FIFA U-17 World Cup 2017: Honduras' diverse teens could script tournament's fairytale underdog story

Honduras may have featured sparsely at the FIFA U-17 World Cup but over the past decade, they have developed a successful model for nurturing youth players. After making their debut at the 2007 edition in South Korea, they qualified for the prestigious youth event three out of four times.

The Los Catrachos, who have participated in three out of the four possible youth eventsdid not have the best result in South Korea as they failed to open their account. At the 2009 World Cup in Nigeria, Honduras finished the group without a single win. However, they reached the quarter-finals of the 2013 event in the United Arab Emirates but then missed out on qualifying for the 2011 edition.

In 2015, Honduras again had a poor showing as they exited at the group stage without registering a win. It has been a roller-coaster ride for the team, who boast a lot potential, but fail to deliver the goods on the pitch.

Honduras U-17 team pose before their CONCACAF qualifier against USA U-17. Credit: US Soccer

Honduras U-17 team pose before their CONCACAF qualifier against USA U-17. Credit: US Soccer

Meanwhile, it’s almost hard to imagine how Honduras have never lifted the CONCACAF U-17 Championship in 16 previous attempts. The Catrachos came close when they hosted the competition two years ago, only to fall 0-3 to Mexico in the final.

Honduras reached the CONCACAF U-17 Championship as second in the Central American qualifying rounds, behind the high-flying Costa Rica. In the finals phase, they were floored by host country Panama, but managed to recover and reached the classification round with a win over Curacao and Haiti. Despite falling 3-0 to the United States, Honduras sealed their ticket to India with a sensational 7-1 win over Cuba, thanks to hat-tricks from Carlos Mejía and Patrick Palacios.

With six points, they finished level with El Salvador and Nicaragua in the group, but Nicaragua missed out due to goal difference. Honduras coach Jose Valladares is considered the mastermind behind developing a select group of talented teenagers and has entered the history books of Honduran football after guiding the national side to the U-17 World Cup for the third time under his leadership.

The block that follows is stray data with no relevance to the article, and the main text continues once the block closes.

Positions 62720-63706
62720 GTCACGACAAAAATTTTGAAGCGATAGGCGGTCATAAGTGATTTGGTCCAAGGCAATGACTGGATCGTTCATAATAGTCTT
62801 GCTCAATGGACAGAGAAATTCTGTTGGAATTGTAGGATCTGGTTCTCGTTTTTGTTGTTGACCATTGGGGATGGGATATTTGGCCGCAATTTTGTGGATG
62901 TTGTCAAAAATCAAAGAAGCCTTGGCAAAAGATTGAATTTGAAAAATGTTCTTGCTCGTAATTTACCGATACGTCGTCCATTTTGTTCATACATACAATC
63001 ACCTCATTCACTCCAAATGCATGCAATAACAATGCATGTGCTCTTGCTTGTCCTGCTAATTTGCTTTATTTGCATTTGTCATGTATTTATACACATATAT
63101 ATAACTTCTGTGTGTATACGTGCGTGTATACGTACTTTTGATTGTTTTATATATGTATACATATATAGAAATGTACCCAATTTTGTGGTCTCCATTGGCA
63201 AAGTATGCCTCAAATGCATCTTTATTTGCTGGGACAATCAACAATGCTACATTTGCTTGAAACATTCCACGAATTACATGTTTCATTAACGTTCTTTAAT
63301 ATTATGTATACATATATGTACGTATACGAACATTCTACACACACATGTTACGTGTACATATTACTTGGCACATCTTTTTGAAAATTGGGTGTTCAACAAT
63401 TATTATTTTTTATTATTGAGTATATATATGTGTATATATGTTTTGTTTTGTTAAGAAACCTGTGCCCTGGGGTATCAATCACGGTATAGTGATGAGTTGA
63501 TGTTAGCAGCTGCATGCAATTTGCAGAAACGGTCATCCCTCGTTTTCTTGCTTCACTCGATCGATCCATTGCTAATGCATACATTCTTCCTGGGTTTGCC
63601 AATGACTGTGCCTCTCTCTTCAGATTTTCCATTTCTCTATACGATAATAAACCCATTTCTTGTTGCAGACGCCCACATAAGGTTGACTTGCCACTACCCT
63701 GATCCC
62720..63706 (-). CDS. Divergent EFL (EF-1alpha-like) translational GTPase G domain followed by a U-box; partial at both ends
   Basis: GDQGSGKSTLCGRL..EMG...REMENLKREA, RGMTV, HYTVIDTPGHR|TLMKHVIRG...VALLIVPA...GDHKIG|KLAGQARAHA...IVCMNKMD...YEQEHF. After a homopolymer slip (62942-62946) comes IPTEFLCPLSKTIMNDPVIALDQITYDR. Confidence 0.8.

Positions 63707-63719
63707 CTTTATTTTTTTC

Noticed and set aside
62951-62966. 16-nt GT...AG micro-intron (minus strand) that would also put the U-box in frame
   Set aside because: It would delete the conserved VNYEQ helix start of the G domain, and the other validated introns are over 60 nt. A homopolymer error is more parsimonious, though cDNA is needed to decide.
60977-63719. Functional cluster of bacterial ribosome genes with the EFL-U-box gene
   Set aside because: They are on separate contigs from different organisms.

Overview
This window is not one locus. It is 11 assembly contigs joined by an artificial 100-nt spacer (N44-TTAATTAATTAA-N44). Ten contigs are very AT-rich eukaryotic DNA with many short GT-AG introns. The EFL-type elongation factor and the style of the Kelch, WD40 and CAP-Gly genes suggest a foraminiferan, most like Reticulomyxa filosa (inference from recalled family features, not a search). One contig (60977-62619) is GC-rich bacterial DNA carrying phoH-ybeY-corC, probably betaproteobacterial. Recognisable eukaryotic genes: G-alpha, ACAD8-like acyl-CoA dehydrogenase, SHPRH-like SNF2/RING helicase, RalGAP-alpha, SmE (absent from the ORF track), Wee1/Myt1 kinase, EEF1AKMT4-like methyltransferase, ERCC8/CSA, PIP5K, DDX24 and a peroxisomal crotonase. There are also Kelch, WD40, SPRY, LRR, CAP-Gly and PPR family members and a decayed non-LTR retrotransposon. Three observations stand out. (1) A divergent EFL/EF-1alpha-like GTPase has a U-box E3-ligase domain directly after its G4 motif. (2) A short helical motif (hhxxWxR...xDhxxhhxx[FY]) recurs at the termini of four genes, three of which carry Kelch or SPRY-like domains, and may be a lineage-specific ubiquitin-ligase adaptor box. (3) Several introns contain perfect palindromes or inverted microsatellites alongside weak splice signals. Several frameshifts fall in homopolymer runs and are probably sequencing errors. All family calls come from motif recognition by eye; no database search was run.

Valladares, who has become an epitome of professionalism back in his home country, reportedly sold salt, socks and sweets in popular markets to help his mother meet their basic needs. The 55-year-old's journey to the pinnacle of coaching is remarkable, and it involved a lot of effort and dedication.

"Few Hondurans expected more than a simple Honduran participation at the time of my hiring, especially after the elimination of the U-20 side to the hands of Nicaragua. And I think the only ones who expected something else were junior soccer leaders and coaches," Valladares was quoted as saying by La Tribuna.

Honduras head coach Jose Valladares (middle) and his mother Angela Rosinda Moncada (right) after the 2015 CONCACAF Under-17 Championship. Credit: CONCACAF website

Honduras head coach Jose Valladares (middle) and his mother Angela Rosinda Moncada (right) after the 2015 CONCACAF Under-17 Championship. Credit: CONCACAF website

"From the beginning of my career, they know me for working at any time, in any climate and for knowing the difficulties that one lives in those dusty fields," he added.

In his opinion, the country must invest more in youth-level football because it is where Honduras will find talents, like forwards Mejia and Palacios who have the ability to turn the game on its head in no time.

Mejia netted seven goals, including a hat-trick against Cuba at the CONCACAF tournament. Of his seven goals, five came off his left foot in open play, one from a successful penalty kick, and one from a rebounded put-back following his own blocked penalty kick attempt. Despite their poor attacking record, Mejia's bagged a number of goals, and at the mega event in India, Honduras' hopes will rest on the 17-year-old.

However, Valladares voiced his concern about the star player's recent injury issues. "Carlos (Mejia) is now injured but we pray to God that he gets better by the day so that he can play. He was our best player at the CONCACAF event and has great potential to become one of the best. So, we are hoping he'll recover before the start of the event," Valladares told Firstpost on the sidelines of the official U-17 draw in Mumbai on 7 July.

Honduras were drawn in a tricky group with Japan, New Caledonia, and France, and Valladares said that his side will have to be prepared well in advance to face strong sides.

"We understand that every event is a difficult one. The rivals, two of them are very strong such as Japan and France. It is the first time for New Caledonia, so we have to be prepared," said Valladares.

"We reached the quarters of the World Cup which took place in the United Arab Emirates but we are here to fight just like every other team and reach the final. We are very much satisfied with the team, the players are a mix of technical capabilities and our team is diverse," he concluded.

Updated Date: Sep 28, 2017 16:38 PM

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